Cricket Uncut

A group blog run by professional cricket writers from across the world

Wednesday, March 09, 2005

Entertainment on the field of play

But not from Virender Sehwag, as we'd expected. Instead, Hans Raj Hans, the Punjabi folk singer, walks onto the covers, and takes a run-up. But he doesn't bowl; instead, he starts singing.

He's dressed in flowing white, and has a flowing beard. And the sound system isn't all that good, so it almost seems like he's chanting, a prophet whipping up religious frenzy among the people. He begins to walk around, and wave at the crowd.

So what is his spiritual message? Well, at one point he sings, "Totay, totay ho gaya, oh, totay totay ho gaya." That could be roughly translated as: "Parrot parrot, I have become, oh, parrot parrot, I have become." So if you are good to your parents, you will become a parrot in heaven. What's that? Virgins? Sorry, no, only parrots.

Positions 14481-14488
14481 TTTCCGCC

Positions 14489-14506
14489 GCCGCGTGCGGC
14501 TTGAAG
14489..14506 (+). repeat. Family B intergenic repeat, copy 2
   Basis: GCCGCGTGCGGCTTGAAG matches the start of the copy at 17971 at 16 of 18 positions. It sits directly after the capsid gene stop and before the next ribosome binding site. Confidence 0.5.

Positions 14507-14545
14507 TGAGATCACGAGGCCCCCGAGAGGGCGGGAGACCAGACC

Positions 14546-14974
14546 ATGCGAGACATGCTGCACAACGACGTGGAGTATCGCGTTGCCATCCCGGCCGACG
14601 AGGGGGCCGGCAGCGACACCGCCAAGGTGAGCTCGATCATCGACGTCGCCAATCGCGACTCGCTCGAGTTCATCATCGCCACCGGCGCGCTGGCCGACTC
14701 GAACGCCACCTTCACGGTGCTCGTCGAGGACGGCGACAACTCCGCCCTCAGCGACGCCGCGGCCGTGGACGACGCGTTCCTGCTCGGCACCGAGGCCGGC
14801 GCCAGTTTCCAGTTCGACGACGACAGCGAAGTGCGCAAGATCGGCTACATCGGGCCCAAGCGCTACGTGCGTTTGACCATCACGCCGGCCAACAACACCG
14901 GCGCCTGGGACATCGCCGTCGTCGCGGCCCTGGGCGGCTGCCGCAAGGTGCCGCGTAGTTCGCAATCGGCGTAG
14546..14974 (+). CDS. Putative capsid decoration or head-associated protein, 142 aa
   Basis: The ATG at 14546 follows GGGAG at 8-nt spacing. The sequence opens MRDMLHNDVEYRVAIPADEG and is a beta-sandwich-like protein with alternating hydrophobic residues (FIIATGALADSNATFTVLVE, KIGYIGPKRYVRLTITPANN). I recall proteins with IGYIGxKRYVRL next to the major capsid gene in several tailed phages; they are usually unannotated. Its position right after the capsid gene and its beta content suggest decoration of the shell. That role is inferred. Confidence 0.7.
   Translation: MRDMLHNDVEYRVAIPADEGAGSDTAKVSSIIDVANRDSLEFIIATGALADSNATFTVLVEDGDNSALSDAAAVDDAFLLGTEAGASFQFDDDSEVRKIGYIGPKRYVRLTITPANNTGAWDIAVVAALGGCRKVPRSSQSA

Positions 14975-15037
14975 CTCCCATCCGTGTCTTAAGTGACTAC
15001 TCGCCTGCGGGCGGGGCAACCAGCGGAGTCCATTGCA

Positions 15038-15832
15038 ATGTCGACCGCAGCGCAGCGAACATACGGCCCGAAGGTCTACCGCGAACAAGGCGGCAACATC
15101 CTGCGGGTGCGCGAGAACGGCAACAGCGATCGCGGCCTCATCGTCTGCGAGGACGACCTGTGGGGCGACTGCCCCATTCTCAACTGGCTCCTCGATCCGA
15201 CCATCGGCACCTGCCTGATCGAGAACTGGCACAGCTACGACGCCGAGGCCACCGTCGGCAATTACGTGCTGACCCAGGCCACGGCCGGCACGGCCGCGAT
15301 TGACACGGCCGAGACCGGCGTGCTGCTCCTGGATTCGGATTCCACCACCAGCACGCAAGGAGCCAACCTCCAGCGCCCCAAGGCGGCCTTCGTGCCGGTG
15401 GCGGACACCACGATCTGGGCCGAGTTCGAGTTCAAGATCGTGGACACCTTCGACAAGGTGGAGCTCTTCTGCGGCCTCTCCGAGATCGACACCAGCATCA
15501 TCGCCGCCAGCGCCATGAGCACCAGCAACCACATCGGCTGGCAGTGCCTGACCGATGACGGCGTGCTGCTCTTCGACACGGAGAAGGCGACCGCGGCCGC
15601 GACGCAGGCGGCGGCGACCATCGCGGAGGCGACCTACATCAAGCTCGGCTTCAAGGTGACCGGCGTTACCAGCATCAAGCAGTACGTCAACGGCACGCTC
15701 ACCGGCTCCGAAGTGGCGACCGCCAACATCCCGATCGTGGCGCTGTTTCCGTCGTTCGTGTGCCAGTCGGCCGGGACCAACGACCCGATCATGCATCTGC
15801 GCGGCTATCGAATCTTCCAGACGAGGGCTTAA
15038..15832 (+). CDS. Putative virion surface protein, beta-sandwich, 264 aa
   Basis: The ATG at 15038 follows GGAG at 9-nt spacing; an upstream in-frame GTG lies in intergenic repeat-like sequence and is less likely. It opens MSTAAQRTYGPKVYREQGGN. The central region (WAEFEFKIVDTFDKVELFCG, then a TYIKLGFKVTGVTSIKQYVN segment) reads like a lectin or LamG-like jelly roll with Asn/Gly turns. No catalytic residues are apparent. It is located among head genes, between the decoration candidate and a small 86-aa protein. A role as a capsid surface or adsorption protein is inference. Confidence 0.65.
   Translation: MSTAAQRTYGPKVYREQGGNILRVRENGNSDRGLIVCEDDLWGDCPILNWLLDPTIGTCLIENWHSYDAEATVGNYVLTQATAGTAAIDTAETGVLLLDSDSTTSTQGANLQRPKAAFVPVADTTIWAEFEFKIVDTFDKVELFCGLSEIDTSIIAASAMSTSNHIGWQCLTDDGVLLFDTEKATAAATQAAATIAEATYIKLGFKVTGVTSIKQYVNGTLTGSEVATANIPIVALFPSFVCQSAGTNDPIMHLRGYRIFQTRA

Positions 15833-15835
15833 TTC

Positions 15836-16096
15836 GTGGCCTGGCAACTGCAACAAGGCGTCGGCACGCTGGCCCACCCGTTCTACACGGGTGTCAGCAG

The Indian players jog out to the field as Hans sings, and Harbhajan Singh has a spring in his step, as his shoulders move to the rhythm. He wants to dance, it seems, but he has to jog. The Indians start practising hard, and Sehwag prepares to steal Hans's thunder, if not his parrot.

Update: A helpful reader enlightens me that "totay" is Punjabi for "broken", and that the songs is about the singer being heartbroken. Well, it's an upbeat celebratory kind of song. So why would be he be so happy at a heartbreak? Hmmm.
amit varma, 1:38 PM| email this to a friend | permalink | homepage